Although it’s difficult to forecast too far in advance, meteorologists for Environment Canada and The Weather Network predict it’s going to be a warmer and drier than average fall.
The Weather Network unveiled its fall forecast Tuesday, with meteorologist Dayna Vettese forecasting near normal to slightly above normal temperatures for September, October and November.
Precipitation is also expected to be at or near average for the same period, she said during a phone interview.
“We take a look at what the summer has been like and what the weather patterns have been doing in order to determine what the fall will look like,” said Vettese.
What Vettese discovered is regions across Canada have been hit with “blocking patterns” or extended periods of the same weather.
She said B.C. experienced blocks of above average temperatures and below normal precipitation while Ontario, Manitoba and Quebec had the exact opposite.
Vettese expects this same pattern will persist until the end of November.
“We’re expecting continued stretches of the same type of weather,” she said.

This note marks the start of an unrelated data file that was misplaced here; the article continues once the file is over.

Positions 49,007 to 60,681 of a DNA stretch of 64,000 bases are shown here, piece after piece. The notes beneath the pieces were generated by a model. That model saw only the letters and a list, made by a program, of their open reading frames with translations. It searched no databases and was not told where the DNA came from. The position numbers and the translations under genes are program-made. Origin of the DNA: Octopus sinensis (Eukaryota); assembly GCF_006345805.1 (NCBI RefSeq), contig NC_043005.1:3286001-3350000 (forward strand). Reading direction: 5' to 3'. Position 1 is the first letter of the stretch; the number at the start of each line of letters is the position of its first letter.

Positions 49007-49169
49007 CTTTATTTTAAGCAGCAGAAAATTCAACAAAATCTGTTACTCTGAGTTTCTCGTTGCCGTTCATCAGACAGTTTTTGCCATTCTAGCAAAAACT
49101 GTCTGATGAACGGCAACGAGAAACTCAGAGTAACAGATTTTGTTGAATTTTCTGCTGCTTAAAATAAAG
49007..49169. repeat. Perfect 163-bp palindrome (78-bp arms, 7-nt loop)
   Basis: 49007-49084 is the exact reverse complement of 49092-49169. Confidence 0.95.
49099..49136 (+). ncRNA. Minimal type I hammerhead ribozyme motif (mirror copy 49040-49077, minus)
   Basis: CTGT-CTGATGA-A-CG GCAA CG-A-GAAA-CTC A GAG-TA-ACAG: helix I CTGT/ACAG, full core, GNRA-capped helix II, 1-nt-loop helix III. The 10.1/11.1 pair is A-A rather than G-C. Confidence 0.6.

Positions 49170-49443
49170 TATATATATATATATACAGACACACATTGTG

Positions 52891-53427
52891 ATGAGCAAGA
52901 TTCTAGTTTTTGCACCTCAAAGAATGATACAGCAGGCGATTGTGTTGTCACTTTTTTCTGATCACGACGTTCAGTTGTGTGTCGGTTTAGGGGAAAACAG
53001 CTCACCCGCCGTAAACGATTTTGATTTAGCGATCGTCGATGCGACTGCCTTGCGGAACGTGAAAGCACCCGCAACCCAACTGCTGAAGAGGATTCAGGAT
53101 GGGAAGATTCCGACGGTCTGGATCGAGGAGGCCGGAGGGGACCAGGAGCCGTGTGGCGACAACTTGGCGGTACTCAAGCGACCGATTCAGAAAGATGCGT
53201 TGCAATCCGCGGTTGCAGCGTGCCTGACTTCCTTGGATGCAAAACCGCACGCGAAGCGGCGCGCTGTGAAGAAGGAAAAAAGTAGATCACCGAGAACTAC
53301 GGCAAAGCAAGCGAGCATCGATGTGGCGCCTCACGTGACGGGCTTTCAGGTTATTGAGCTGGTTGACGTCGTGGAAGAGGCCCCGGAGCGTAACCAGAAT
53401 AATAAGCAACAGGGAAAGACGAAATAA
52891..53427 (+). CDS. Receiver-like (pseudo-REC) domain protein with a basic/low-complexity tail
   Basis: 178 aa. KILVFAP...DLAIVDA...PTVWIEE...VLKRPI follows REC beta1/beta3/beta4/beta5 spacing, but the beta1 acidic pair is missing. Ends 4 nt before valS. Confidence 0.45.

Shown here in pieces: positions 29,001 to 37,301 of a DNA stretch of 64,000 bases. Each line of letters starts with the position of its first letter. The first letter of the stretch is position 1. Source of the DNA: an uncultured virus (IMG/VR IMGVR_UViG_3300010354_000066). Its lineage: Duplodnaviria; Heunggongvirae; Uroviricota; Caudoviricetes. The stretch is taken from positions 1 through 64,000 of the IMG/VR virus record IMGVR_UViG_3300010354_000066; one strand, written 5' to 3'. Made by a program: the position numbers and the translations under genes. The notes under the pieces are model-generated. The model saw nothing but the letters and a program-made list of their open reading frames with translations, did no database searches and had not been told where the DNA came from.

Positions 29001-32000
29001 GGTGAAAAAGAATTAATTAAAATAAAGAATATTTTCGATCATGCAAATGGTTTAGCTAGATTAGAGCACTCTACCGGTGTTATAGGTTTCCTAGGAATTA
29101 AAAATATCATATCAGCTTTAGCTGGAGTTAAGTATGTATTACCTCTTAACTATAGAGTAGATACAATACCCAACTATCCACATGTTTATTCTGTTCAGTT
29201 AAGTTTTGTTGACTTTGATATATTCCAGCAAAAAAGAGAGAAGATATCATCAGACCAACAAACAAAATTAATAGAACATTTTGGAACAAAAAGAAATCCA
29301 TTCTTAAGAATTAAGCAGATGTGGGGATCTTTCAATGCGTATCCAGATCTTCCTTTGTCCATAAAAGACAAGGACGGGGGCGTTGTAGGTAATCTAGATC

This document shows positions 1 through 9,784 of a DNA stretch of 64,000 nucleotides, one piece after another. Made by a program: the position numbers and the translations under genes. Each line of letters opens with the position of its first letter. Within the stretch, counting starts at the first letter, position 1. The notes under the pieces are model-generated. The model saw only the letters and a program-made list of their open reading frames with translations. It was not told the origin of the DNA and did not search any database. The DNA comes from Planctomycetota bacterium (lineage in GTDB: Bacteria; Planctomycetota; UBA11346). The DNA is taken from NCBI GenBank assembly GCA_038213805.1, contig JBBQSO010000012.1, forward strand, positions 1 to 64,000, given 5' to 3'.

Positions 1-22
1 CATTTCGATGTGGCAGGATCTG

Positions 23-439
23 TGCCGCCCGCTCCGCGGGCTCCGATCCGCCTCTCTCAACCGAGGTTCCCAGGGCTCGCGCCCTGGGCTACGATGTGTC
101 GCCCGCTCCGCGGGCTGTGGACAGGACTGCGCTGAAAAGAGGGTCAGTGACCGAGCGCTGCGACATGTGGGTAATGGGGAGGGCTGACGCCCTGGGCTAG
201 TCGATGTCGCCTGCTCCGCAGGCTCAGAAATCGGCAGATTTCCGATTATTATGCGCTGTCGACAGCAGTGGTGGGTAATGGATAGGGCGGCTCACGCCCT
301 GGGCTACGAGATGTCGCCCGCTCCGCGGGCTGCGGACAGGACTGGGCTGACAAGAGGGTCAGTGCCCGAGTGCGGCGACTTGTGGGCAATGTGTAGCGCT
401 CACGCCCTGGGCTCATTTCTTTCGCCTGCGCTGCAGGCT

The Environment Canada forecast isn’t all that different, with meteorologist Doug Lundquist also saying the region can expect some better than average weather.
“Fall tends to be quite a dry season here,” said Lundquist.
He cautions that forecasts can change daily and warmer than usual doesn’t mean there won’t be periods of cool weather, too.
August is a prime example, he said. For the most part, the month has been hotter and drier than usual. However, the recent shift to cool and wet weather could mean August 2013 is recorded in history as rather ordinary.
Temperature wise, a normal Kamloops fall sees daytime highs go from 24 C in September down to 3 C by the end of the November, said Lundquist.
According to The Weather Network, an average of 30 millimetres of rain falls in Kamloops during September. Vettese said precipitation is split by November, with about 15 mm of rain and 10 centimetres of snow recorded for the month.